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All Posts, P&S History

Female Innovators Who Changed Our World – Lise Meitner

Author guest post from Emma Shimizu.

Throughout history the need to work during difficult times – to innovate and develop human knowledge – has been a constant. As we look at the world around us and perhaps despair at what we see in the media and on our newsfeeds, it can be encouraging to look back at history and take inspiration from pioneers who thrived regardless of the hand they were dealt.

As Lise Meitner boarded a train out of Germany to flee the oppressive and dangerous Nazi regime, she had no idea if she would ever regain her existing livelihood and career. Having been born a girl in the 1870s, Meitner’s prospects were not overly positive. Female education was not prioritised at this time so for a while it seemed that her ambition to study science at her local University of Vienna would never come to anything.

Lise Meitner. Source: Unknown author, Public domain, via Wikimedia Commons

Through sheer graft and no small amount of skilled negotiation with her parents (who were keen for her to have a more stable and ‘gender appropriate’ career path) Meitner achieved her goal. And she thrived. She developed a fascination for physics and started to network with the big names of the day. After successfully completing her degree and thesis, Meitner moved to the Friedrich Wilhelm University in Berlin. Here she met with more academics including Max Planck and began her long-time scientific partnership with Otto Hahn.

Hahn and Meitner in 1912, Unknown author, Public domain, via Wikimedia Commons

Combining his chemistry expertise with her knowledge of physics, the two began to research the hot topic of radioactivity. They published multiple papers and discovered a new element, protactinium.

Meitner was initially safe as the Nazi Party gained power in Germany. Despite having Jewish heritage, Meitner’s Austrian nationality offered some protection from dismissal for racially motivated reasons. Furthermore, both Meitner and Hahn had moved to the Kaiser Wilhelm Institute (KWI); as an organisation free from governmental ties, political interference was considered unlikely. The two researchers spent a period apart; however, it wasn’t long before Meitner’s interest in experimenting with the newly discovered neutron drew her back to Hahn.

Atom Diagram. Creator: AG Caesar (marked with CC BY-SA 4.0.)

Meitner was keen to see whether bombarding elements of the periodic table with neutrons would help them discover the trans-uranium elements. These are elements with an atomic number greater than 92 (Uranium), and she wanted to Hahn to join the project to offer his chemistry perspective. Hahn agreed and joined Meitner’s research project along with chemist Fritz Strassmann.

In the spring of 1938, the Nazis annexed Austria in an event that became known as Anschluss and suddenly the time for deliberation was over. Holding a now invalidated Austrian passport, Meitner needed to leave – and quickly. Physicist Niels Bohr was among the many scientists who collaborated to plan her escape out of Germany. With very little notice, Meitner packed some suitcases and left her career and livelihood behind. Yet it was during these turbulent times that some of her most important work occurred.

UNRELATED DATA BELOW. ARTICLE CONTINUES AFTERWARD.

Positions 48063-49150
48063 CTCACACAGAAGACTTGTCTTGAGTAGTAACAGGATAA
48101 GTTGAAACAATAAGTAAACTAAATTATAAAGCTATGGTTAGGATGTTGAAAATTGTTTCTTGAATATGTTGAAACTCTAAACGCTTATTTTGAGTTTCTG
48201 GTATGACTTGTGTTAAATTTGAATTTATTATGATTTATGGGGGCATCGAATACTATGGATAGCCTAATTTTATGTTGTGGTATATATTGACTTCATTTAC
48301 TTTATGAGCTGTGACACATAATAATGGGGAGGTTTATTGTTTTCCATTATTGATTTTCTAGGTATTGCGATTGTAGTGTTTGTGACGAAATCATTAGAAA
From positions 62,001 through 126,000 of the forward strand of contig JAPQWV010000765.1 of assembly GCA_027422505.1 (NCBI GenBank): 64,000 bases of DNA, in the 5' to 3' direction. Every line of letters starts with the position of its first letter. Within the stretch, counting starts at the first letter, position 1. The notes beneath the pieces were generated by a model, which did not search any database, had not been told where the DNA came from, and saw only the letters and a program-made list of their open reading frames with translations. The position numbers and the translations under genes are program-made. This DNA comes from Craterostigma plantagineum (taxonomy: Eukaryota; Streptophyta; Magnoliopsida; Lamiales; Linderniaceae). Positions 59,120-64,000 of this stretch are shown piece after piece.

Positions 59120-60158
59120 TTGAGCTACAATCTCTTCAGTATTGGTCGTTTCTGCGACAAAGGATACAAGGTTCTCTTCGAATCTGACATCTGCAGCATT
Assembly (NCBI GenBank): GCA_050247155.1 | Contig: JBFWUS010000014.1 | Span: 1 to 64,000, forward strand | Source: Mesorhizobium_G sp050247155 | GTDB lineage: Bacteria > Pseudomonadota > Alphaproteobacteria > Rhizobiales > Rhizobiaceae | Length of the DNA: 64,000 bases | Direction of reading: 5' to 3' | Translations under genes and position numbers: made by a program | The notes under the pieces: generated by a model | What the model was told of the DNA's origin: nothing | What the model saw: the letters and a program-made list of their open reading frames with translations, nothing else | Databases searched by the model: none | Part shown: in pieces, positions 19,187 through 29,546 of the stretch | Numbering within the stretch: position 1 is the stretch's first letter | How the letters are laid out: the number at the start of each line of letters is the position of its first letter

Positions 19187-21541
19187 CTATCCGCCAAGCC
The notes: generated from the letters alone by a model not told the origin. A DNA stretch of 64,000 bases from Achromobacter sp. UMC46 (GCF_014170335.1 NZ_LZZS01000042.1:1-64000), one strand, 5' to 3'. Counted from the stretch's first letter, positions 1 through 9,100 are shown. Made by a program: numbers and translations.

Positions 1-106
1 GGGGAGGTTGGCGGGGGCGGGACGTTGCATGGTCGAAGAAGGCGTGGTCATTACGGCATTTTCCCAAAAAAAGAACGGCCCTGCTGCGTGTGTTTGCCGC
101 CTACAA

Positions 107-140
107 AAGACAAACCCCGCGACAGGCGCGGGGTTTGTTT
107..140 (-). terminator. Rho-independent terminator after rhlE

Isolated in an unfamiliar laboratory in Sweden, Meitner corresponded regularly with Hahn about the experiments being conducted back at the KWI. Although Hahn would become the sole recipient of the Nobel prize that this work and interpretation led to, he insinuated at this time that Meitner’s input would make any findings a team effort. The two chemists in Berlin were limited by their lack of physics knowledge, and were particularly puzzled that the element they were using behaved like barium which has a lower atomic number. This was problematic as the whole aim was to find an element with a higher atomic number. It seemed physically impossible. Meanwhile, Meitner approached the challenge calmly and developed an explanation for this strange behaviour. She proposed that the atomic nucleus had been split into lighter nuclei. This reaction is now known as nuclear fission, the fundamental process behind the cleaner generation of electricity in nuclear power plants all over the world.

Illustration of nuclear fission. Creator: Sally Brodermann

Throughout her life Meitner faced obstacles; from struggling to access higher education in Austria, to the threat of antisemitic persecution and dire future for Jews living under the Nazi regime. Despite these circumstances she managed to continue working on her passion. Meitner sought help from those around her and settled into an unfamiliar country that spoke a different language, writing letters to friends in Germany who were facing uncertainty and life in a nation at war.

Unfortunately, the reward and recognition for her work didn’t materialise during her life. She was nominated for a Nobel Prize over twelve times but never selected. In 1944 Otto Hahn collected the prize for the discovery they worked on together, but Meitner and Strassman were not included. But her legacy lives on through the naming of element 109, Meitnerium. Discovered in 1982, 14 years after Meitner’s death, the element bearing her name adorns the walls of chemistry classrooms around the world as part of the periodic table of elements.

Periodic Table of Elements. Source: Offnfopt, Public domain, via Wikimedia Commons

Emma Shimizu, 11th March 2022

Author of Female Innovators Who Shaped Our World


P. Rife, Lise Meitner and the Dawn of the Nuclear Age, Plunkett Lake Press, 2017.

J. Chadwick, ‘Existence of a Neutron’, Proceedings of the Royal Society A., vol. 136, no. 830, pp. 692–708, 1932.

‘Otto Hahn – Nobel Lecture’, Nobel Media, [Online]. https://www.nobelprize.org/prizes/chemistry/1944/hahn/lecture/

Female Innovators Who Changed Our World is available to order here.